The Tomatometer score — based on the opinions of hundreds of film and television critics — is a trusted measurement of critical recommendation for millions of fans. It represents the percentage of professional critic reviews that are positive for a given film or television show.
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The Tomatometer is 60% or higher.
The Tomatometer is below 60%.
Movies and TV shows are Certified Fresh with a steady Tomatometer of 75% or
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Percentage of users who rate a movie or TV show positively.
Boulogne-Billancourt, Hautes-de-Seine, France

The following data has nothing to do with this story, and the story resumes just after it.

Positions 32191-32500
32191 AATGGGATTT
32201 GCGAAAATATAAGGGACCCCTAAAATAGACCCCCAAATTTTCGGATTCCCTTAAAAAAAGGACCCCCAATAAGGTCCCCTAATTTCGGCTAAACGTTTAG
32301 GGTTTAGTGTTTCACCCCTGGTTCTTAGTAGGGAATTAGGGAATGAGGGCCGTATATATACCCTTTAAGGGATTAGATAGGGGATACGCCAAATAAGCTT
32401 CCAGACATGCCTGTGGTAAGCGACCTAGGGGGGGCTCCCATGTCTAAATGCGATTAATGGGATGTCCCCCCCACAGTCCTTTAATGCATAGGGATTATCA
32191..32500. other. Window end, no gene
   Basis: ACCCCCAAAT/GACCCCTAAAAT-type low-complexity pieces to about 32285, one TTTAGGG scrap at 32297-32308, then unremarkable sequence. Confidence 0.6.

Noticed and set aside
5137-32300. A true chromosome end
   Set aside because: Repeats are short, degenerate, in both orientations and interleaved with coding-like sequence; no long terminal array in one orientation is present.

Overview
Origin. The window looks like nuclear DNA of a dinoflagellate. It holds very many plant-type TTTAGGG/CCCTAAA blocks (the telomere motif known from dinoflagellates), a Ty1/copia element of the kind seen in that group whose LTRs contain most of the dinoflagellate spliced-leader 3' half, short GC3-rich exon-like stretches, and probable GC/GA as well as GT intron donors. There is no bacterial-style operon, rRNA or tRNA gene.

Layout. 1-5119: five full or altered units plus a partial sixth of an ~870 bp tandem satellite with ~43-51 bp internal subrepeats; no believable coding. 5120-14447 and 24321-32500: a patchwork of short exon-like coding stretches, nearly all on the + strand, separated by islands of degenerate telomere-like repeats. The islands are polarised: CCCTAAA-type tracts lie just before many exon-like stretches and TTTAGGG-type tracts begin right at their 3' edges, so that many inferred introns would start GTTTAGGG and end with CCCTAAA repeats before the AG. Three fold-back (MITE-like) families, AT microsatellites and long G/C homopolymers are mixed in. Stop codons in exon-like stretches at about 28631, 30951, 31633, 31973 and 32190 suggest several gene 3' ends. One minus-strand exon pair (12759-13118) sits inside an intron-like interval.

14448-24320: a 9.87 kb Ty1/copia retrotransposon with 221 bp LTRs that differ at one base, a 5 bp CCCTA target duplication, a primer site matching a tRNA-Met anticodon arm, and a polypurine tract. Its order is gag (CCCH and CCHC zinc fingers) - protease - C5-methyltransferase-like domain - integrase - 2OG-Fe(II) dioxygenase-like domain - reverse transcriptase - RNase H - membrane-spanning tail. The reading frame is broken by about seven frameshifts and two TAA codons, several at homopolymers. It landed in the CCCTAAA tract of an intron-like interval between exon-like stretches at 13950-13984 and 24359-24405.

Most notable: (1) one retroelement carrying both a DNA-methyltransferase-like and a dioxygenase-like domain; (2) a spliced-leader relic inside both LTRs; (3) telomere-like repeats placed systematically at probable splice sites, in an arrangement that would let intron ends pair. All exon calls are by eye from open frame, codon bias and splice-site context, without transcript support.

As the only child of a stylist father and a mother who produced runway exhibitions, French actor Gaspard Ulliel came of age in the shadow of the Parisian fashion world. Ulliel undertook an early foray into drama, when an adult friend of the family sought to establish an agency for child actors and -- impressed by Ulliel's visage and natural ability -- asked the then 11-year-old actor to join. Ulliel instantly agreed, and debuted with roles in numerous French telemovies.Ulliel's first taste of international exposure arrived in 2001, when the 17-year-old actor appeared as Louis in Christophe Gans and Pascal Laugier's fantasy and martial arts epic Brotherhood of the Wolf (aka La Pacte des Loups). Derived from a legendary series of events in French history, the picture weaves the tale of a strange, rhinoceros-like beast that prowls the countryside and devours hundreds of victims, but is countered by a team of local warriors. Although the role of Louis was a relatively small part, Ulliel's work caught the eye of the brilliant French director André Téchiné, who cast the teenager opposite the luminous French actress Emmanuelle Béart in his WWII drama Strayed (aka Les Égarés, 2003). As Yves, a rough-hewn, working-class Frenchman who helps lead Béart's widow and her children to safety in an isolated, rural cabin (and subsequently conducts an affair with Béart), Ulliel impressed everyone with his haunting presence. As one journalist observed, this role finally "made critics take notice."Ulliel continued his history of pairing up with French screen goddesses when director Jean-Pierre Jeunet (of Delicatessen and Amélie fame) enlisted him as the missing soldier lover and fiancé of Audrey Tautou's Mathilde in the 2004 wartime romance A Very Long Engagement (aka Un Long Dimanche de Fiançailles). The picture swept away the hearts of critics and the public when it premiered in late 2004 and received two Academy Award nominations. And although Ulliel's character is, by the very nature of the story, offscreen for much of the film, he made an enduring impression and continued his career ascent.Ulliel received premier onscreen billing for the first occasion in 2005, as Simon, a young man en route to spend Christmas with his über-dysfunctional French family, in Rodolphe Marconi's disturbingly intimate drama The Last Day (aka La Dernier Jour). That same year, Ulliel joined the massive ensemble cast of Richard Dembo's La Maison de Nina, and shot "Marais," Gus Van Sant's contribution to the film-a-sketch Paris, Je t'Aime (2007), while gearing up for his American debut.That debut (a natural for Ulliel, who speaks fluent English) arrived in the form of Peter Webber's 2007 horror picture Hannibal Rising -- the Dino de Laurentiis Company's fifth installment in the ongoing series of films about Hannibal "The Cannibal" Lecter, the psychopathic madman who devours his victims. In the film, Ulliel plays Lecter at a young age. The story finds him watching helplessly, and driven over the edge into insane fury, as his family is slaughtered by a bunch of crazed soldiers; he then ultimately enrolls in medical school to learn how to extract brutal anatomical revenge on the war criminals responsible for extinguishing his clan. He went on to appear in The Third Part of the World, Inside Ring, The Vintner's Luck and The Princess of Montpensier.